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Why is the area of parallelogram not equal to the product of the distances between the two pairs of parallel sides? A parallelogram is just a rectangle that has a triangle cut off from one side and added to the other; so then why is the area not equal to the product of the distances between the two pairs of parallel sides?

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  • $\begingroup$ No on the first because yes on the second $\endgroup$ – Hagen von Eitzen Oct 17 '19 at 8:02
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As you suggested, let's take a rectangle and cut a triangle from one side and add it to the other. Imagine the resulting parallelogram has two horizontal sides, and that the other two sides are "non-vertical" (else we'd still have a rectangle.) The distance between the two "non-vertical" sides would be measured perpendicularly to those sides; however the distance needed for the area would have to be measured horizontally, because that would have been the distance between those two sides when the shape was still a rectangle.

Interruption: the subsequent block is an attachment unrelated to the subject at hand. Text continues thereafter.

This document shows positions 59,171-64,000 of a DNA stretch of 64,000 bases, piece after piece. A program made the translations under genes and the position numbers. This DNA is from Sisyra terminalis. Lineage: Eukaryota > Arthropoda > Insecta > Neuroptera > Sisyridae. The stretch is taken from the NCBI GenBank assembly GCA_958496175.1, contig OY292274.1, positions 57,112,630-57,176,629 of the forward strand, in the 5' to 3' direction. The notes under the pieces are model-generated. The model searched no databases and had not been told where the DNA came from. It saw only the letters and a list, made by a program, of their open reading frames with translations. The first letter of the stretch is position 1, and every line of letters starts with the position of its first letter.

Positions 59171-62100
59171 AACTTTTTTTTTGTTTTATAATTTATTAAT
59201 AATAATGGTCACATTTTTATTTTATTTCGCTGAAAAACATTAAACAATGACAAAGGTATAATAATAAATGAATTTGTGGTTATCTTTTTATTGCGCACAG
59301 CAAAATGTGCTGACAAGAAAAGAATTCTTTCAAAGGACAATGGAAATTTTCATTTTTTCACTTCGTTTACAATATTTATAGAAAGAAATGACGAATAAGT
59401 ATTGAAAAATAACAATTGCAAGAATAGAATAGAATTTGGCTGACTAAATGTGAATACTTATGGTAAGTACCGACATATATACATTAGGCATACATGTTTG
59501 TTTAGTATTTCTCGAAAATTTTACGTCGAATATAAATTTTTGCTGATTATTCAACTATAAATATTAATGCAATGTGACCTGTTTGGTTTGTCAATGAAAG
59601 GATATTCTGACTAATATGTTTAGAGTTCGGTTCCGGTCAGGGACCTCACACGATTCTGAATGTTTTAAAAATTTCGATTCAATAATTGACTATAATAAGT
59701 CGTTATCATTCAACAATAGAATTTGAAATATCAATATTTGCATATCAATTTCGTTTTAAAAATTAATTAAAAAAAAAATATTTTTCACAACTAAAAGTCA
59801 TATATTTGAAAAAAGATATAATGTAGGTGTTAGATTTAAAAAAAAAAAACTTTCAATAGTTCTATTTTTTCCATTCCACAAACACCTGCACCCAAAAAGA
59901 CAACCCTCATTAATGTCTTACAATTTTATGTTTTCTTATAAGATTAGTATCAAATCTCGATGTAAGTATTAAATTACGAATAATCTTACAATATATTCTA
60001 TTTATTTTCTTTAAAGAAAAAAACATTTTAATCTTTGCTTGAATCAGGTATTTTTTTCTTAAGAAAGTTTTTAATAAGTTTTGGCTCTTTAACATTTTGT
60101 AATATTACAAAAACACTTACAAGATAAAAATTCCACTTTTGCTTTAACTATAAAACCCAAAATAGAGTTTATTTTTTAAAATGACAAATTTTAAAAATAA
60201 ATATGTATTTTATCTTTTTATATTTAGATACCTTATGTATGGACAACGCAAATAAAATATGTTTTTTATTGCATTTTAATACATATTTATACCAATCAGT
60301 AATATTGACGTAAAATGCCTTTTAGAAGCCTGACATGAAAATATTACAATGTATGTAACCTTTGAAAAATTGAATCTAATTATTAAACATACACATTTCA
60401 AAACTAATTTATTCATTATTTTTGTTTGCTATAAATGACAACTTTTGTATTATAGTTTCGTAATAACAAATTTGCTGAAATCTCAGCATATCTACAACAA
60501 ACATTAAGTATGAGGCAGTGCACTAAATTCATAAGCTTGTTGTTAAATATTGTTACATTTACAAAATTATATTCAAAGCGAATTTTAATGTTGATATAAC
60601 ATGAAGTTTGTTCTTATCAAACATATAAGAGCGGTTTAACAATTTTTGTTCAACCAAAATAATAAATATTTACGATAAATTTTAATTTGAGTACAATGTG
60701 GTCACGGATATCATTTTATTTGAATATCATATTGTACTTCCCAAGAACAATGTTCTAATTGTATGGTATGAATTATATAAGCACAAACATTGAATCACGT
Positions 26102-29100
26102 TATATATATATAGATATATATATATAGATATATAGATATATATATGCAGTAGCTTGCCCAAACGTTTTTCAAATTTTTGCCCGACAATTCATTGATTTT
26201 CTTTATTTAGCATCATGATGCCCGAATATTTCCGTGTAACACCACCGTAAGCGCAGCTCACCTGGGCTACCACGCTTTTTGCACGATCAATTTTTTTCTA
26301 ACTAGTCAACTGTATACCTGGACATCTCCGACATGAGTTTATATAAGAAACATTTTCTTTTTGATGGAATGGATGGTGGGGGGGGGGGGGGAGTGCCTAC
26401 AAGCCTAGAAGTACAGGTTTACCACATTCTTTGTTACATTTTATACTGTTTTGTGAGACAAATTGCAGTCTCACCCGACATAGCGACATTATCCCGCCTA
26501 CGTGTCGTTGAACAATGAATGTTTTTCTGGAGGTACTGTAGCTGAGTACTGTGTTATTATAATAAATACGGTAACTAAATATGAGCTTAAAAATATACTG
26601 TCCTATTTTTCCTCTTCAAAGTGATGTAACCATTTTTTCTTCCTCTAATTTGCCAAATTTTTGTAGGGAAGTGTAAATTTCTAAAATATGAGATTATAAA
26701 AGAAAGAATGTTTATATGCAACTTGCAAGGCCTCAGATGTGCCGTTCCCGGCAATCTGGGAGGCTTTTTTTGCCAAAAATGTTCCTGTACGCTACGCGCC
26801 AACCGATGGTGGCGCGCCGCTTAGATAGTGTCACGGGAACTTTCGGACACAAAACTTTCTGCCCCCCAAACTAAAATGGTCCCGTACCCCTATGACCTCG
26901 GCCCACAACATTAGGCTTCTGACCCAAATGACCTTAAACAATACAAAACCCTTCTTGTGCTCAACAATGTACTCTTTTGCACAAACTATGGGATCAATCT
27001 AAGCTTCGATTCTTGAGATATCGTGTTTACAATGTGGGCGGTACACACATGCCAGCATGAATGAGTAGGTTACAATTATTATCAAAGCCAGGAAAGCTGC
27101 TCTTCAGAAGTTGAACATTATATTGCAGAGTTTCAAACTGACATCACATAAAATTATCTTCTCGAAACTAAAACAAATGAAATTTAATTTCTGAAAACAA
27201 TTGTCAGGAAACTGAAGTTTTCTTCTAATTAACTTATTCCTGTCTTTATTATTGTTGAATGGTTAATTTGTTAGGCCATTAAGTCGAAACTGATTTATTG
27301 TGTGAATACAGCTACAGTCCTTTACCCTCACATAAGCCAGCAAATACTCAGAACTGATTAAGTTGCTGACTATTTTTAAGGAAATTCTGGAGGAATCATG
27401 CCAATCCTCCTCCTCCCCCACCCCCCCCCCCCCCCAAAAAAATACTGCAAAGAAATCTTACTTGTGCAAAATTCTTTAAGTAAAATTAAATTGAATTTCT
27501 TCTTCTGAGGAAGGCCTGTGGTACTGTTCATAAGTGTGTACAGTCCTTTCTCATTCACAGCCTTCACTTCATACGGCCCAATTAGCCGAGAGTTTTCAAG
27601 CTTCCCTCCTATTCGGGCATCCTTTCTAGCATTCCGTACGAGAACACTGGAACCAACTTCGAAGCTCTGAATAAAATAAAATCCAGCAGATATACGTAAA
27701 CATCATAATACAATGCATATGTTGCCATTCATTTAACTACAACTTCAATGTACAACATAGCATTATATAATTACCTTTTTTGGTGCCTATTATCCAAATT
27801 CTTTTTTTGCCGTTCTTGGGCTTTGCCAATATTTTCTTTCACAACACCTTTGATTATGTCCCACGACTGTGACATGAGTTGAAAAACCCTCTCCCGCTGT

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  • $\begingroup$ Makes sense. Thanks @A.J. $\endgroup$ – Shreyas Thakur Oct 18 '19 at 6:17

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